In February 2015, a great kid passed away. His name was Nick Konkler, a student at Auburn Riverside High School in Auburn, Washington who designed and developed a project to help others that would grow bigger than himself. As a child, he was frequently in and out of the hospital, fighting a brain tumor and two bouts of AML Leukemia. However, Nick never let these difficult conditions put him down. He constantly looked for ways to brighten up other’s lives. While in the hospital, he noticed that small children had a difficult time walking with their large and cumbersome IV poles. Often times, these IV poles would be drab and unfriendly which he believed made hospitals more intimidating for kids. Nick wanted to make the Lilypads easier to deal with and more enjoyable, so he designed a wooden platform that fit on the bottom of IV poles, where kids could sit and be pushed around. He planned on completing his project and putting the Lilypads into use when he got out of the hospital. Unfortunately, Nick never did get to see his project to completion.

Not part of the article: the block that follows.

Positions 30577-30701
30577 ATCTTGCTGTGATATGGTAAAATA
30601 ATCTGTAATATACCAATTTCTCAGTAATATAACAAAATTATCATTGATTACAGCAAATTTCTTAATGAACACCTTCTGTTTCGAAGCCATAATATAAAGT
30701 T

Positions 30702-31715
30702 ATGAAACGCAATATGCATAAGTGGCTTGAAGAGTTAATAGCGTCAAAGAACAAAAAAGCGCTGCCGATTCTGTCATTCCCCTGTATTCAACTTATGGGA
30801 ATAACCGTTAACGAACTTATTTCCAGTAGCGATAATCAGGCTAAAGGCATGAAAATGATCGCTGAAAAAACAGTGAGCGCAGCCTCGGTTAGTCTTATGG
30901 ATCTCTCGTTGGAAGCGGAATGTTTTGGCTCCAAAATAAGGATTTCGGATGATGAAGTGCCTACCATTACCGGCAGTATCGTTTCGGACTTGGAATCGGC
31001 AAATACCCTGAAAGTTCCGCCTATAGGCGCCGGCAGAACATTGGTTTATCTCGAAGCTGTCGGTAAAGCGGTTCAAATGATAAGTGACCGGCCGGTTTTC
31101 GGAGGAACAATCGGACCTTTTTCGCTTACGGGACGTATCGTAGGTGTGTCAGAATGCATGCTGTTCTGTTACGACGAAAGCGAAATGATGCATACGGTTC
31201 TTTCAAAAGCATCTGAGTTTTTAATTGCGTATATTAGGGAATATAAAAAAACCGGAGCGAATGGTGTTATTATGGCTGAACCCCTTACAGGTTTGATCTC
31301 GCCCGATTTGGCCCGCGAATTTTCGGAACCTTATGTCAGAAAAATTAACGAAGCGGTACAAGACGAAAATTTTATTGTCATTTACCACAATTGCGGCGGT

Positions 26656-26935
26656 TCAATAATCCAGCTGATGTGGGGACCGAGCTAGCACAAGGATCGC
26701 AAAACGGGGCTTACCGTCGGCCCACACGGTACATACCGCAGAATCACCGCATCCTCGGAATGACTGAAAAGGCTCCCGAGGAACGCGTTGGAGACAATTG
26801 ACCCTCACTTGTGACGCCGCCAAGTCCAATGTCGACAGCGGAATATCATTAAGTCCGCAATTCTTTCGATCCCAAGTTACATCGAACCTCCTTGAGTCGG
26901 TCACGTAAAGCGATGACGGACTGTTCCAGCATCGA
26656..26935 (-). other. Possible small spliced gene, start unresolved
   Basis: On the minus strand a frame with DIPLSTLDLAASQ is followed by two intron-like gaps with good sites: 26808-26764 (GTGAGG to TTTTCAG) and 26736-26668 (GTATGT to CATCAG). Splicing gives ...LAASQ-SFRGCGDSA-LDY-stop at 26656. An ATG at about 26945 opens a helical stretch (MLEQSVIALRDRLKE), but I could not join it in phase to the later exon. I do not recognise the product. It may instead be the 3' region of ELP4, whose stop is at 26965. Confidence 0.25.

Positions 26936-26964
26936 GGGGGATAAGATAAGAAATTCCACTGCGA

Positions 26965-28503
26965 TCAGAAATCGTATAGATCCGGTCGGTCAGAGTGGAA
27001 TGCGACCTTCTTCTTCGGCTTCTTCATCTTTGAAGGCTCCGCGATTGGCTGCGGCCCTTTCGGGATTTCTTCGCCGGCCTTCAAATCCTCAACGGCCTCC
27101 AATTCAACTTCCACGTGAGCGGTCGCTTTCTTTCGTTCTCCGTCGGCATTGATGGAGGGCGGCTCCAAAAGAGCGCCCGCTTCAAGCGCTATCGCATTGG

That same year, the wife of Westlake Assistant Principal Casey Ryan read about the project online and asked Team 2468 if we would like to start up the project in our local community. We wholeheartedly agreed to continue Nick’s legacy. Since 2015, Team 2468 has brought together students and the community to design, handmake, and paint wooden seats for IV poles (“Lilypads”), so that children can have a safe and fun place to sit when moving with their heavy IV poles around hospitals. Westlake High School students handmake Lilypads, while local businesses and community members donate funds and materials. We have donated more than 80 Lilypads to hospitals in Austin, San Antonio, and Dallas, and plans to donate around the country, having already donated Lilypads to the Subacute Saratoga Children’s Hospital in California. In the future, we’d like to continue to expand the project, to other robotics teams in the state. For more information or for ways to support the project, contact